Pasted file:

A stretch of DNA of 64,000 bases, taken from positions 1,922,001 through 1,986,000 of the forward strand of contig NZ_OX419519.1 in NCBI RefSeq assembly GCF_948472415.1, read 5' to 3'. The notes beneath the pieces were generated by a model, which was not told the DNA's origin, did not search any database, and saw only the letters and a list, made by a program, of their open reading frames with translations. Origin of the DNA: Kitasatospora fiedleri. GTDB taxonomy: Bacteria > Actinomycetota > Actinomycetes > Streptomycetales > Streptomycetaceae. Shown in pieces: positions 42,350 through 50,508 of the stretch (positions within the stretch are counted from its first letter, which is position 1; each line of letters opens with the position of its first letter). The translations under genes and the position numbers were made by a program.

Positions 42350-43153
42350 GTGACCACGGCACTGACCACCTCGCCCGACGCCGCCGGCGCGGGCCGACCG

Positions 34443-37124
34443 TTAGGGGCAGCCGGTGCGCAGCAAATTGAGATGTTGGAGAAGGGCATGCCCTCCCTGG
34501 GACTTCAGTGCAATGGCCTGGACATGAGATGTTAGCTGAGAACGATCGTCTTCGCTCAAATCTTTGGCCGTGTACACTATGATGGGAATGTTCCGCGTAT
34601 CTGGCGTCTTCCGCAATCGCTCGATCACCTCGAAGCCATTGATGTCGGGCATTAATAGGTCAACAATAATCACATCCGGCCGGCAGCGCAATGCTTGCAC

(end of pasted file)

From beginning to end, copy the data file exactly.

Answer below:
A stretch of DNA of 64,000 bases, taken from positions 1,922,001 through 1,986,000 of the forward strand of contig NZ_OX419519.1 in NCBI RefSeq assembly GCF_948472415.1, read 5' to 3'. The notes beneath the pieces were generated by a model, which was not told the DNA's origin, did not search any database, and saw only the letters and a list, made by a program, of their open reading frames with translations. Origin of the DNA: Kitasatospora fiedleri. GTDB taxonomy: Bacteria > Actinomycetota > Actinomycetes > Streptomycetales > Streptomycetaceae. Shown in pieces: positions 42,350 through 50,508 of the stretch (positions within the stretch are counted from its first letter, which is position 1; each line of letters opens with the position of its first letter). The translations under genes and the position numbers were made by a program.

Positions 42350-43153
42350 GTGACCACGGCACTGACCACCTCGCCCGACGCCGCCGGCGCGGGCCGACCG

Positions 34443-37124
34443 TTAGGGGCAGCCGGTGCGCAGCAAATTGAGATGTTGGAGAAGGGCATGCCCTCCCTGG
34501 GACTTCAGTGCAATGGCCTGGACATGAGATGTTAGCTGAGAACGATCGTCTTCGCTCAAATCTTTGGCCGTGTACACTATGATGGGAATGTTCCGCGTAT
34601 CTGGCGTCTTCCGCAATCGCTCGATCACCTCGAAGCCATTGATGTCGGGCATTAATAGGTCAACAATAATCACATCCGGCCGGCAGCGCAATGCTTGCAC